Breaking the cycle: getting data equity in research

By Danielle Masterson

- Last updated on GMT

Getty Images / M_a_y_a
Getty Images / M_a_y_a

Related tags International women's day gender equality Research women in research

As we celebrate International Women’s Day this week and throughout the month of March, we examine the lack of representation in clinical trials and ask whether the FTC’s new guidelines are enough to disrupt the current system’s cumulative bias.

In 1977, the US Food and Drug Administration issued a guideline that excluded women of "childbearing potential" from participating in clinical research studies, which was broadly applied to any "premenopausal female capable of becoming pregnant.” The guideline was the result of certain drugs–most notably thalidomide–that led to serious birth defects. This guideline single-handedly changed the course of clinical trials, leading to a world of research plagued with gender inequity.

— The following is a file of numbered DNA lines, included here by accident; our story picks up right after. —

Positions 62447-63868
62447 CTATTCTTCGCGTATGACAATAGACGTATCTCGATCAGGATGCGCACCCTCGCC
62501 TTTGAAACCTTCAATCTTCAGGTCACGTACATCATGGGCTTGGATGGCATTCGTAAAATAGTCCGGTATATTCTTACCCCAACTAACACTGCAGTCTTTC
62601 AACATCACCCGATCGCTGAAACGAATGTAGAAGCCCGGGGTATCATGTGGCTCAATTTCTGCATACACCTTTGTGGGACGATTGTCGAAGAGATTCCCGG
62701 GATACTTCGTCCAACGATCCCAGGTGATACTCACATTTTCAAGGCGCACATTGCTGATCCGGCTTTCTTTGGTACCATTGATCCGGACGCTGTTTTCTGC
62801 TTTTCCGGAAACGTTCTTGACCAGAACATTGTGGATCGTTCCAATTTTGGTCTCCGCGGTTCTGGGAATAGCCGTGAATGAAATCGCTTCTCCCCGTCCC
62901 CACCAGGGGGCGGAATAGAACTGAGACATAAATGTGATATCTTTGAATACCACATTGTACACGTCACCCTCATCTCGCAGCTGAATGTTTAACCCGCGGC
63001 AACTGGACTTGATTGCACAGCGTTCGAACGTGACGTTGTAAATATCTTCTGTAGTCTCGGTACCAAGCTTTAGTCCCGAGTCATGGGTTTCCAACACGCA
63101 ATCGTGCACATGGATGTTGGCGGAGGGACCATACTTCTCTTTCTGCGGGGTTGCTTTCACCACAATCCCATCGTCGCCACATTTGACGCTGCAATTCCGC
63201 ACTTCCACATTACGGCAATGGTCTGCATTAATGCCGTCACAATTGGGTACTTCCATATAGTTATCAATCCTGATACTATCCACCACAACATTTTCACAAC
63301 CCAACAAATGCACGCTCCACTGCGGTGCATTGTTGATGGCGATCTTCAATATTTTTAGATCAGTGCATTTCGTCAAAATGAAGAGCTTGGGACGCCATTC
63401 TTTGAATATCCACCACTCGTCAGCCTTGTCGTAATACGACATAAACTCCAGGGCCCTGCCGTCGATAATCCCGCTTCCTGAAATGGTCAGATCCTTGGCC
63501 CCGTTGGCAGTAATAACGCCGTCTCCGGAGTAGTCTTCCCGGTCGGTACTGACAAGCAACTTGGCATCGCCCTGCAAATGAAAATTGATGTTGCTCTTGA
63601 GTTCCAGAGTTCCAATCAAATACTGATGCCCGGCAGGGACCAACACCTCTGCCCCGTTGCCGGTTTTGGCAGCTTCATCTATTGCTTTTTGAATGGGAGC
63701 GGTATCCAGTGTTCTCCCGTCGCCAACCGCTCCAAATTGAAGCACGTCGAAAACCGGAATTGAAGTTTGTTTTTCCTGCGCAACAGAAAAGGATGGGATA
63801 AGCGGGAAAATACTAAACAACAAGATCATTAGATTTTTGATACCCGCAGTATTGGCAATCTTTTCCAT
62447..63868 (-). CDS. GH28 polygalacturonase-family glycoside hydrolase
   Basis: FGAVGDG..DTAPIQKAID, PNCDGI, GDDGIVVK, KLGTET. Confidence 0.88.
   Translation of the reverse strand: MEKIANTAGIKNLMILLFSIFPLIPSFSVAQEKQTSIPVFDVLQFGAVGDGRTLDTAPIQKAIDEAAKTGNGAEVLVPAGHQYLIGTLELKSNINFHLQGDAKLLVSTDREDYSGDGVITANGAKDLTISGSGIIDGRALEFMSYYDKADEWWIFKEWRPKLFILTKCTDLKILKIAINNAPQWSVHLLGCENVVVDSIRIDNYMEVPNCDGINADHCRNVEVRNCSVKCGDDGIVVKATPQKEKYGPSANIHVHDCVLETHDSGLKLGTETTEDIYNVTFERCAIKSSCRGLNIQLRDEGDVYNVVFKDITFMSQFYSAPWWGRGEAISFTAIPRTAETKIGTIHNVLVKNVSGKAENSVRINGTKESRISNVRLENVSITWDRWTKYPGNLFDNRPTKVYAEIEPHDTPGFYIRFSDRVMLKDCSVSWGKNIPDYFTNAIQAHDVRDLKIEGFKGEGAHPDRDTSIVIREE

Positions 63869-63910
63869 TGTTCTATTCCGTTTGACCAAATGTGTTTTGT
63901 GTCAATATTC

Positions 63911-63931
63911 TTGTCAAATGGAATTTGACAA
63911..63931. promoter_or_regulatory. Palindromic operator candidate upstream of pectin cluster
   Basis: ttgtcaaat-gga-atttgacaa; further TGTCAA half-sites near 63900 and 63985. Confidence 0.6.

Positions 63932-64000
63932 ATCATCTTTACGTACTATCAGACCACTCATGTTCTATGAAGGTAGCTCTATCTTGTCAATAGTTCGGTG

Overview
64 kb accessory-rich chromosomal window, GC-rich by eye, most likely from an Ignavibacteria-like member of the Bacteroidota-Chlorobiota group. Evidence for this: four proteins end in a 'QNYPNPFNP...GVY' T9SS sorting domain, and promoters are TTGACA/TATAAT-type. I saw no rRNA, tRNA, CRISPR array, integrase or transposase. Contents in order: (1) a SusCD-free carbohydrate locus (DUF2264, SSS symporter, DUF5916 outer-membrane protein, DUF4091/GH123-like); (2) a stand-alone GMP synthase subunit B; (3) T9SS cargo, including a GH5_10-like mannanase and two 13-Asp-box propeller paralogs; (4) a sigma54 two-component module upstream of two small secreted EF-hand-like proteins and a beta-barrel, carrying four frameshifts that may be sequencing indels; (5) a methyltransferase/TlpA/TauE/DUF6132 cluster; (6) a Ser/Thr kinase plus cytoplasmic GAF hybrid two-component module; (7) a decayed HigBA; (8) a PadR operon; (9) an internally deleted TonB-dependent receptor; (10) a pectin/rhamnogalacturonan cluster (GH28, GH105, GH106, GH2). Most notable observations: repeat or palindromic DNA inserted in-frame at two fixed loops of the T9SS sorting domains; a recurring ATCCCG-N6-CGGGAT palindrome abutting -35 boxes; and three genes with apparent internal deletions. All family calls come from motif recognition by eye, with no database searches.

In 1993, FDA explicitly reversed the 1977 recommendation that women with childbearing potential be excluded from early clinical studies when it published "Guideline for the Study and Evaluation of Gender Differences in the Clinical Evaluation of Drugs." The new guideline also called for data to be analyzed to assess gender effect.

While this relates to clinical research on pharmaceuticals, it has impacted all​ research and led to the shortcoming and biases we see today. 

“The FDA aptly states participants in clinical trials should represent those who will use the products to reduce biases, promote social justice and health equity, and produce more innovative science.  Yet, even though Caucasian males make up only 30% of the American population, a vast majority of all clinical trial participants are White men in metropolitan areas.  Women, People of Color, and the elderly often are not adequately represented,” said Pelin Thorogood​, co-founder & executive Chair, Radicle Science, a proof-as-a-service offering that allows dietary supplements to clinically prove their effects beyond placebo.